I just dont see it *blink*

Discussion in 'General Discussion' started by zed, Jan 18, 2018.

  1. zed

    zed
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    I will state this for the 20th time (at least)
    20/20 is not normal, 20/20 vision is bad. Normal is more like 20/15

    from wiki
    edit: and yes 28" for a 4k monitor is too small (I have a 28" 4k monitor which I curse for being too small), I would get at least a 34" for 4k
     
  2. CSI PC

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    Hmm.
    But pilots both commercial and military must be able to achieve 20/20 vision, albeit allowed with the aid of glasses but only up to a certain threshold and depends upon role.
    So not sure how one can say 20/20 vision is bad.
     
  3. rcf

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    Well, that's terrible vision by aboriginal standards.
     
  4. zed

    zed
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    because if you have 20/20 vision (with glasses or not) and are not a pensioner then your eyesight is worse than average.
     
  5. Kyyla

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    Depends on age really. Many people also walk around with less than 20/20 vision and don't bother to wear glasses.
     
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  6. BRiT

    BRiT (╯°□°)╯
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    Yes, that behavior is very normal and typical.
     
  7. DmitryKo

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    You've omitted an important part of your wiki quote, it should actually read 'in young humans, the average visual acuity ... is approximately 6/5 to 6/4' - obviously not everyone is a 12-17 year old teen with 20/15 vision, and 20/20 (logMAR 0.0) vision is an expected average across the entire population.

    It's 'normal' in the sense of medical statistics - as the mode (peak) of the probability distribution within a reference range for healthy humans.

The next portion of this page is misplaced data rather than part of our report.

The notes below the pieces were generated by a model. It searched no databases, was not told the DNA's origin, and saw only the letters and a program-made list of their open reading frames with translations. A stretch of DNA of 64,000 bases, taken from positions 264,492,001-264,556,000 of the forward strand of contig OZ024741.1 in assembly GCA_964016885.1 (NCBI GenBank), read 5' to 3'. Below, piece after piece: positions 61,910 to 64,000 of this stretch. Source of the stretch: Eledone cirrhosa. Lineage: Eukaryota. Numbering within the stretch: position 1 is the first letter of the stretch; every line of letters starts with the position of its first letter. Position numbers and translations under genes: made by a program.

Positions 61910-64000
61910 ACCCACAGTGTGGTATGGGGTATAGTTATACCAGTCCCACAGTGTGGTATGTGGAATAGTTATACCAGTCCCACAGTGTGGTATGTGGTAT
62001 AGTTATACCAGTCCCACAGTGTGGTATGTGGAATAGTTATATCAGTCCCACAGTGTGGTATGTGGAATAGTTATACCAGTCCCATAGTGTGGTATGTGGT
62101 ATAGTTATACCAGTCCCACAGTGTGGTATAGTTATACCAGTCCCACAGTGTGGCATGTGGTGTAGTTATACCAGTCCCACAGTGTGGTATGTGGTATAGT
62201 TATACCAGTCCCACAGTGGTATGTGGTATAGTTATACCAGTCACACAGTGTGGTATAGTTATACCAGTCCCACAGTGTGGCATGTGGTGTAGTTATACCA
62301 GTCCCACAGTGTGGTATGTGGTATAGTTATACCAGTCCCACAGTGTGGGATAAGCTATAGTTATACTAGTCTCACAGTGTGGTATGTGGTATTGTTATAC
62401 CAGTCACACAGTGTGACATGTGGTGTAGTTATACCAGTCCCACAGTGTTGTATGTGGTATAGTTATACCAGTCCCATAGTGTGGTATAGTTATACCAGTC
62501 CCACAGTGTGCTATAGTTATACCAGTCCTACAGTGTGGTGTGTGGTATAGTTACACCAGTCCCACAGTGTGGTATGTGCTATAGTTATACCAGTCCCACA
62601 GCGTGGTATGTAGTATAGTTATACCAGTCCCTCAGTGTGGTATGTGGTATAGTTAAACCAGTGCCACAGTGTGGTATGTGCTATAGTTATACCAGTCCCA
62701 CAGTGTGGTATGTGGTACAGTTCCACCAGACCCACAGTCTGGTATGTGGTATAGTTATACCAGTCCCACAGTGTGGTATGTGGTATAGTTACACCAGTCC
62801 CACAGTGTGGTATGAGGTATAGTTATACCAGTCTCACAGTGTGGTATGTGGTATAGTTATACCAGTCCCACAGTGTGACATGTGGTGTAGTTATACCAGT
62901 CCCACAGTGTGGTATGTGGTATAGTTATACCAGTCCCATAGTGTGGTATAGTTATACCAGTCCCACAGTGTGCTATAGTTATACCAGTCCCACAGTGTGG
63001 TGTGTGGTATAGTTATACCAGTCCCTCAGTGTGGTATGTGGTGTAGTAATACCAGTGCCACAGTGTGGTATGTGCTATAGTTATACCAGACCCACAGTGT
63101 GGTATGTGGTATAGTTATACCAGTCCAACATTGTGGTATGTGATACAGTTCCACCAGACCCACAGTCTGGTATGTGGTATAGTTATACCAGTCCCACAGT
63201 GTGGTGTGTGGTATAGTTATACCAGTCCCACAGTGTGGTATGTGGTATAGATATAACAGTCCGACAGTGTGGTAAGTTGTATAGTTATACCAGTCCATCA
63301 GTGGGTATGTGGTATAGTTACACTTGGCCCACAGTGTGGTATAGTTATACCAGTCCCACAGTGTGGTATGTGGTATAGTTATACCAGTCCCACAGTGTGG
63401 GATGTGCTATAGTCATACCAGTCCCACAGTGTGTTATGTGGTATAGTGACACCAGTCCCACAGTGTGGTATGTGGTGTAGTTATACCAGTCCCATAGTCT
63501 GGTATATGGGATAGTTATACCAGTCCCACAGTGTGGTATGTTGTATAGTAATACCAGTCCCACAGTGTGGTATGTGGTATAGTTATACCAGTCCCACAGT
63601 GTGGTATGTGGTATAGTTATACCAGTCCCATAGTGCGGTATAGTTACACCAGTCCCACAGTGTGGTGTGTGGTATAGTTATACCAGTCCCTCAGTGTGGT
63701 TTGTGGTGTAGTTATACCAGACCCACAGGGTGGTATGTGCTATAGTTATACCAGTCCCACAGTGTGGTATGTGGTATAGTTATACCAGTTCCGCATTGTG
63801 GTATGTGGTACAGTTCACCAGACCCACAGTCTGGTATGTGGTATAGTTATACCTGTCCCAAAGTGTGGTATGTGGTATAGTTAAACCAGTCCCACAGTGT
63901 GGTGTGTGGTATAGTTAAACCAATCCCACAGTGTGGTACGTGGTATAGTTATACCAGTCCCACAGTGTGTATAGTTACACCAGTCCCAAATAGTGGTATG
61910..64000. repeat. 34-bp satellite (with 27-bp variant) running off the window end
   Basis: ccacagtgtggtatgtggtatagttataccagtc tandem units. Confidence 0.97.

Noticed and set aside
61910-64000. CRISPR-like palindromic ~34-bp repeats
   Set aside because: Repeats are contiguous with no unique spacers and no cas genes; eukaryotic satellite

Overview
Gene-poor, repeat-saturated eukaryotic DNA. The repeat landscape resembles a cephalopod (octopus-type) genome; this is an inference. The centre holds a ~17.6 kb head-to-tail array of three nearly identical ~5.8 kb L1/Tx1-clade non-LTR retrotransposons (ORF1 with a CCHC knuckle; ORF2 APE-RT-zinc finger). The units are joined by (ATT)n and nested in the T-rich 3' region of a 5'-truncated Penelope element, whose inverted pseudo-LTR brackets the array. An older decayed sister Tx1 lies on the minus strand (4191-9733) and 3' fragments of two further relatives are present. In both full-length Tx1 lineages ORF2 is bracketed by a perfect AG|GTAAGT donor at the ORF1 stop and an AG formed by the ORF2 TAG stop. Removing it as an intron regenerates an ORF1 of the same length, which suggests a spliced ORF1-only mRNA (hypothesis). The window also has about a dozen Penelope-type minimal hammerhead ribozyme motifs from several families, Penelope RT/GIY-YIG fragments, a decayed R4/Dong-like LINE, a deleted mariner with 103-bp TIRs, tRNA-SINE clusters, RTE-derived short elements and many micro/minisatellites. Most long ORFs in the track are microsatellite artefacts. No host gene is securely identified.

#7 DmitryKo, Jan 22, 2018
    Last edited: Jan 23, 2018
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  8. zed

    zed
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    Incorrect as I wrote before 20/20 is normal if you're a pensioner
    https://www.livestrong.com/article/250815-2070-eye-exam-results/
    you could be correct if the mean (though median is better for this) age for a human is in their 60/70s but it aint its a bit lower (I think 35 from memory though this will vary by country)

    (its an anecdote so nearly worthless but I expect many others are in the same boat) Myself, Im in my 40s,
    I can't even 'read' the E at the top without my glasses (thus apparently I'm legally blind) but sticking on my glasses I can easily read a couple lines below 20/20.

    Next time you're in an optometrists (perhaps a doctors as well) have a look at the chart, you may be shocked at having better than 20/20 vision. And all the people around you also have better than 'normal' vision.
    Now why is that? The majority of ppl can't have better than normal vision can they
    [​IMG]
     
  9. zed

    zed
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    you at home might want to give this a test
    https://www.provisu.ch/images/PDF/Snellenchart_en.pdf
    OK it most likely won't be taken under lab conditions but it should give you a rough idea,

    NOTE : even here they have false information (though I assume/hope the test method is correct)
    FFS, 20:20 is not optimal cause its possible (not only possible but likely) to do better, though I see this is a swiss site, perhaps they misunderstand the word optimal
     
  10. CSI PC

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    I am confused.